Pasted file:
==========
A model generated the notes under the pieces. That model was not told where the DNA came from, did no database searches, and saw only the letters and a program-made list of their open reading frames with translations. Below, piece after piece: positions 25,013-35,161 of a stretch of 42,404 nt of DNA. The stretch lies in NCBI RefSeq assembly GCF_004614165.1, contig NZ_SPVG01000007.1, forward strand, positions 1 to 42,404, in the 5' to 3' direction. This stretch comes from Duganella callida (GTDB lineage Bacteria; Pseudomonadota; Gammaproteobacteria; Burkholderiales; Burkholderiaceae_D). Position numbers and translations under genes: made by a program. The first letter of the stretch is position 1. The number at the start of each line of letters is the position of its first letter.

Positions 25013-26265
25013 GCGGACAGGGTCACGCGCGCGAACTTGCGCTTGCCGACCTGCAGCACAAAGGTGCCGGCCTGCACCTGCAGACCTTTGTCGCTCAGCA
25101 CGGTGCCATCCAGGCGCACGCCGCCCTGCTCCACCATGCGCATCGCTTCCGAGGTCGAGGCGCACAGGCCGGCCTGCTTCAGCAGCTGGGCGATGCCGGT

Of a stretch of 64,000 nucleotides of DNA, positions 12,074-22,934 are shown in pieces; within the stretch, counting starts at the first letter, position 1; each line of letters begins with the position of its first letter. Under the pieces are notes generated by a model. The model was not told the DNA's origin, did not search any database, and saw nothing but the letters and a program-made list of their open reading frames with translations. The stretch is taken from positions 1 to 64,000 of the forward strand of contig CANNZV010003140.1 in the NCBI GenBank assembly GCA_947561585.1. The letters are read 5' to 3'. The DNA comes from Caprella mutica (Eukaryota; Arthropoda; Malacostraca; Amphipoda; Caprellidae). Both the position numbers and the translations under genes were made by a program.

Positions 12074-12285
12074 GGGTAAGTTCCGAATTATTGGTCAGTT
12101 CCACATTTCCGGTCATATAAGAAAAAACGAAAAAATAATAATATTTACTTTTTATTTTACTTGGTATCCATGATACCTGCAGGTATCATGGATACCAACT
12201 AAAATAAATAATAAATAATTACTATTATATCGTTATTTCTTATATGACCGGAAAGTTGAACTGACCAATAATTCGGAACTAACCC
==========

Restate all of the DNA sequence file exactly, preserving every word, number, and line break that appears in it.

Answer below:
A model generated the notes under the pieces. That model was not told where the DNA came from, did no database searches, and saw only the letters and a program-made list of their open reading frames with translations. Below, piece after piece: positions 25,013-35,161 of a stretch of 42,404 nt of DNA. The stretch lies in NCBI RefSeq assembly GCF_004614165.1, contig NZ_SPVG01000007.1, forward strand, positions 1 to 42,404, in the 5' to 3' direction. This stretch comes from Duganella callida (GTDB lineage Bacteria; Pseudomonadota; Gammaproteobacteria; Burkholderiales; Burkholderiaceae_D). Position numbers and translations under genes: made by a program. The first letter of the stretch is position 1. The number at the start of each line of letters is the position of its first letter.

Positions 25013-26265
25013 GCGGACAGGGTCACGCGCGCGAACTTGCGCTTGCCGACCTGCAGCACAAAGGTGCCGGCCTGCACCTGCAGACCTTTGTCGCTCAGCA
25101 CGGTGCCATCCAGGCGCACGCCGCCCTGCTCCACCATGCGCATCGCTTCCGAGGTCGAGGCGCACAGGCCGGCCTGCTTCAGCAGCTGGGCGATGCCGGT

Of a stretch of 64,000 nucleotides of DNA, positions 12,074-22,934 are shown in pieces; within the stretch, counting starts at the first letter, position 1; each line of letters begins with the position of its first letter. Under the pieces are notes generated by a model. The model was not told the DNA's origin, did not search any database, and saw nothing but the letters and a program-made list of their open reading frames with translations. The stretch is taken from positions 1 to 64,000 of the forward strand of contig CANNZV010003140.1 in the NCBI GenBank assembly GCA_947561585.1. The letters are read 5' to 3'. The DNA comes from Caprella mutica (Eukaryota; Arthropoda; Malacostraca; Amphipoda; Caprellidae). Both the position numbers and the translations under genes were made by a program.

Positions 12074-12285
12074 GGGTAAGTTCCGAATTATTGGTCAGTT
12101 CCACATTTCCGGTCATATAAGAAAAAACGAAAAAATAATAATATTTACTTTTTATTTTACTTGGTATCCATGATACCTGCAGGTATCATGGATACCAACT
12201 AAAATAAATAATAAATAATTACTATTATATCGTTATTTCTTATATGACCGGAAAGTTGAACTGACCAATAATTCGGAACTAACCC